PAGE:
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Definition of Androgyny

(noun) Combining masculine and feminine characteristics in regards to appearance, gender identity or sexual identity.

Examples of Androgyny

  • Musicians David Bowie (1947–2016) and Annie Lennox (born 1954) incorporated androgyny into their stage personae.

Androgyny Pronunciation

Pronunciation Usage Guide

Syllabification: an·drog·y·ny

Audio Pronunciation

– American English
– British English

Phonetic Spelling

  • American English – /an-drAHj-uh-nee/
  • British English – /an-drOt-ji-nee/

International Phonetic Alphabet

  • American English – /ænˈdrɑdʒəni/
  • British English – /anˈdrɒdʒᵻni/

Usage Notes

  • Plural: androgynies
  • Androgyny is sociologically problematic because it does not fit neatly into the binary of male and female and what “male” and “female” characteristics are varies by culture and society. In this regard, androgyny poses problems for data accumulation and analysis. However, gender differences and expressions are important to acknowledge when inquiring into the unique experiences of individuals.
  • Biological androgyny is called intersexuality, a congenital condition in which external genitalia and internal sex organs have both male and female characteristics.
  • Intersexuality was once called hermaphroditism (also called hermaphrodism) but this term is now considered offensive.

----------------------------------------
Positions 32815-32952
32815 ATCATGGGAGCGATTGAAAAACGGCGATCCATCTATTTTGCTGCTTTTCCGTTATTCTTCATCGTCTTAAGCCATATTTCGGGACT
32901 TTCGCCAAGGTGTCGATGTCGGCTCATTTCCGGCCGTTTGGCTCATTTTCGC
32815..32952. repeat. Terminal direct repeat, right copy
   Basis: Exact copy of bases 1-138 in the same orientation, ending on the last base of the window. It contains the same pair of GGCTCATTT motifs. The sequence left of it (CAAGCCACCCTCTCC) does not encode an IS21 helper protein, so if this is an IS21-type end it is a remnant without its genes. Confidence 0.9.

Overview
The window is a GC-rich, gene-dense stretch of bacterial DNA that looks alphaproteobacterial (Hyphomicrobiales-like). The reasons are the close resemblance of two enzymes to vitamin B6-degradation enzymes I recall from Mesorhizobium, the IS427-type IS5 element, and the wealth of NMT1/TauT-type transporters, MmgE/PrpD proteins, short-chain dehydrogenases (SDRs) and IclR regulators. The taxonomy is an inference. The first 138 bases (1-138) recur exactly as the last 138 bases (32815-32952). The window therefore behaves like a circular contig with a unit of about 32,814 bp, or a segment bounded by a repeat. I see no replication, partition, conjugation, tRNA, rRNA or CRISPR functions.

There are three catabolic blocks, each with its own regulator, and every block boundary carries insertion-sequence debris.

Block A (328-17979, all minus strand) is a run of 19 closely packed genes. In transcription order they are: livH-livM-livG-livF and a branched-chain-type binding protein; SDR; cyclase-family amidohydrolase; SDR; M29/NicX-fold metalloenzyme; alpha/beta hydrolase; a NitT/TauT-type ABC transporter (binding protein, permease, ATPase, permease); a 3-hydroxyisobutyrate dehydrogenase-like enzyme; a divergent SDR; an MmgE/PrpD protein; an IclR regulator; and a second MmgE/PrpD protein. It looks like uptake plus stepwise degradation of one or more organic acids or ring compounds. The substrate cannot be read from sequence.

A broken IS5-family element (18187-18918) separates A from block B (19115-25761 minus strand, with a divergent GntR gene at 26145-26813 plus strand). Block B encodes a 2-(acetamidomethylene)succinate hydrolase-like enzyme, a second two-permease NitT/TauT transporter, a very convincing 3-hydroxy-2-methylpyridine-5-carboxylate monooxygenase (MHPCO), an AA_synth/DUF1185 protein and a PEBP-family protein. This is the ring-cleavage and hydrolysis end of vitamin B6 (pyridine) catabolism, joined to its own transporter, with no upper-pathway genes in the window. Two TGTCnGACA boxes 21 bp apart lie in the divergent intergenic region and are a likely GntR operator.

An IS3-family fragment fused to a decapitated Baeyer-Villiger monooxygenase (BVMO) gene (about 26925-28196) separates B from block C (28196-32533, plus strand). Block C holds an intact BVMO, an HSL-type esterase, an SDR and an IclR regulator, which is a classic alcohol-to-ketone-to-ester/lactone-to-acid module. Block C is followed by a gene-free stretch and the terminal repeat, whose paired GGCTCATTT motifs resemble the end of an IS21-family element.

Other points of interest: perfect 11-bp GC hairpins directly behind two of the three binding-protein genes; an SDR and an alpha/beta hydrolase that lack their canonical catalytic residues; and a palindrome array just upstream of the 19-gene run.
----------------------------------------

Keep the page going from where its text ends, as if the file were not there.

• Also called:
    • ambigender
    • androgynism
    • polygender
  • An individual displaying androgyny is an (noun) androgyne and is (adverb) androgynously or (adverb) androgenously expressing (adjective) androgynous behavior.

Additional Information

Related Terms

Works Consulted

Crooks, Robert, and Karla Baur. 2014. Our Sexuality. 12th ed. Belmont, CA: Wadsworth Cengage Learning.

Encyclopædia Britannica. (N.d.) Britannica Digital Learning. (https://britannicalearn.com/).

Oxford University Press. (N.d.) Oxford Dictionaries. (https://www.oxforddictionaries.com/).

Taylor & Francis. (N.d.) Routledge Handbooks Online. (https://www.routledgehandbooks.com/).

Thompson, William E., and Joseph V. Hickey. 2012. Society in Focus: An Introduction to Sociology. 7th ed. Boston: Allyn & Bacon.

Wikipedia contributors. (N.d.) Wikipedia, The Free Encyclopedia. Wikimedia Foundation. (https://en.wikipedia.org/).

Wiley. (N.d.) Wiley Online Library. (http://onlinelibrary.wiley.com/).

Cite the Definition of Androgyny

ASA – American Sociological Association (5th edition)

Bell, Kenton, ed. 2013. “androgyny.” In Open Education Sociology Dictionary. Retrieved July 18, 2024 (https://sociologydictionary.org/androgyny/).

APA – American Psychological Association (6th edition)

androgyny. (2013). In K. Bell (Ed.), Open education sociology dictionary. Retrieved from https://sociologydictionary.org/androgyny/

Chicago/Turabian: Author-Date – Chicago Manual of Style (16th edition)

Bell, Kenton, ed. 2013. “androgyny.” In Open Education Sociology Dictionary. Accessed July 18, 2024. https://sociologydictionary.org/androgyny/.

MLA – Modern Language Association (7th edition)

“androgyny.” Open Education Sociology Dictionary. Ed. Kenton Bell. 2013. Web. 18 Jul. 2024. <https://sociologydictionary.org/androgyny/>.